Andrew Bernstein

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Andrew Bernstein
Born1949
NationalityAmerican
Alma materCity University of New York (PhD)
SchoolObjectivism
WebsiteAndrewBernstein.net

Andrew Bernstein (born 1949) is an American philosopher. He is a proponent of Objectivism, the philosophy of Ayn Rand, and the author of several books, both fiction and non-fiction.

Education and career[edit]

He is the author of The Capitalist Manifesto: The Historic, Economic, and Philosophic Case for Laissez-Faire,[1] Capitalism Unbound: The Incontestable Case for Individual Rights[2] and Objectivism in One Lesson,[3] as well as two novels, Heart of a Pagan and A Dearth of Eagles.[4] He also authored the CliffsNotes for Ayn Rand's Atlas Shrugged, The Fountainhead, and Anthem, and has contributed essays to volumes such as Essays on Ayn Rand's Anthem[5] and Essays on Ayn Rand's We the Living.[6] His op-eds have appeared in publications such as the San Francisco Chronicle, the Chicago Tribune, The Baltimore Sun, The Atlanta Constitution, The Washington Times, The Los Angeles Daily News, and the Houston Chronicle. He is affiliated with the Ayn Rand Institute and the New York Heroes Society, an Ayn Rand advocacy organization, and is known for his public defense of Objectivism, particularly its support for laissez-faire capitalism.[7]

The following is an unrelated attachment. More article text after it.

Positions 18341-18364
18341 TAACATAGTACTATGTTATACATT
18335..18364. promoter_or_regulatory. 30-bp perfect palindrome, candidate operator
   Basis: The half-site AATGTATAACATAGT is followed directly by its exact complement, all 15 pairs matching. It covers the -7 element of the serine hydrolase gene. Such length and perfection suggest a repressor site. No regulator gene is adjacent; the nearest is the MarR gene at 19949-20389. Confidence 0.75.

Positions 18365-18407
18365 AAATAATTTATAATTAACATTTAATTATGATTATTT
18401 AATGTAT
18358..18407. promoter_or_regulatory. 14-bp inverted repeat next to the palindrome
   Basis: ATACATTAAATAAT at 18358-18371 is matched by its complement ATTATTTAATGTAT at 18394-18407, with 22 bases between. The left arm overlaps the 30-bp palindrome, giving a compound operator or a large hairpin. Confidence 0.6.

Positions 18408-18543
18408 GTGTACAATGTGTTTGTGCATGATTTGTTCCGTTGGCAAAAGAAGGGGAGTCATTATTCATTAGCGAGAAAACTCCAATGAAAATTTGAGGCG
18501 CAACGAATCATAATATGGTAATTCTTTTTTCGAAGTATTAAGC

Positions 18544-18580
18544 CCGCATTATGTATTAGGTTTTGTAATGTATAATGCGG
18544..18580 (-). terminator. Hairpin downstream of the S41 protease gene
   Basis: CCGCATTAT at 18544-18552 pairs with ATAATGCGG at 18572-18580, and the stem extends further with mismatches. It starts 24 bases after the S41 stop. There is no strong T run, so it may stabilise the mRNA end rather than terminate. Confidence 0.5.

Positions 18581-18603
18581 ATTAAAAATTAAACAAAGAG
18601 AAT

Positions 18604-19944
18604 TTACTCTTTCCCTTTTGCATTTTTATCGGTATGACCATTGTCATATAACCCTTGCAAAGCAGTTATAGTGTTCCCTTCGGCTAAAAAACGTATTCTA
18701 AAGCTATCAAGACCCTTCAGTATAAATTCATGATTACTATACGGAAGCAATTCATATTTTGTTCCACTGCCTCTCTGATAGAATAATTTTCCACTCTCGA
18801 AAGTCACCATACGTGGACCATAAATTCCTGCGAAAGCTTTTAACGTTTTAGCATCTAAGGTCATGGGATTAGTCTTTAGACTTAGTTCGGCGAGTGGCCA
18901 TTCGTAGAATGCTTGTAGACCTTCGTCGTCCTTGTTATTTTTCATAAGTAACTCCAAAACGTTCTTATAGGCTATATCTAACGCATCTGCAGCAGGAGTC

Bibliography[edit]

Non-fiction[edit]

  • The Capitalist Manifesto: The Historic, Economic, and Philosophic Case for Laissez-Faire, 2005
  • Objectivism in One Lesson: An Introduction to the Philosophy of Ayn Rand, 2008
  • Capitalism Unbound: The Incontestable Case for Individual Rights, 2010
  • Capitalist Solutions: A Philosophy of American Moral Dilemmas, 2011

Fiction[edit]

  • Heart of a Pagan: The Story of Swoop, 2002
  • A Dearth of Eagles, 2017

References[edit]

  1. ^ University Press of America, 2005
  2. ^ University Press of America, 2010
  3. ^ Hamilton Books, 2009
  4. ^ The Paper Tiger, 2002
  5. ^ Mayhew, Robert, ed., Lexington Press, 2005, "Anthem and Collectivist Regression into Primitivism," pp. 299–305.
  6. ^ Mayhew, Robert, ed., Lexington Press, 2004, "The Integration of Plot and Theme in We the Living," pp. 279–285.
  7. ^ "New York Heroes Society". Retrieved 2010-12-11.

External links[edit]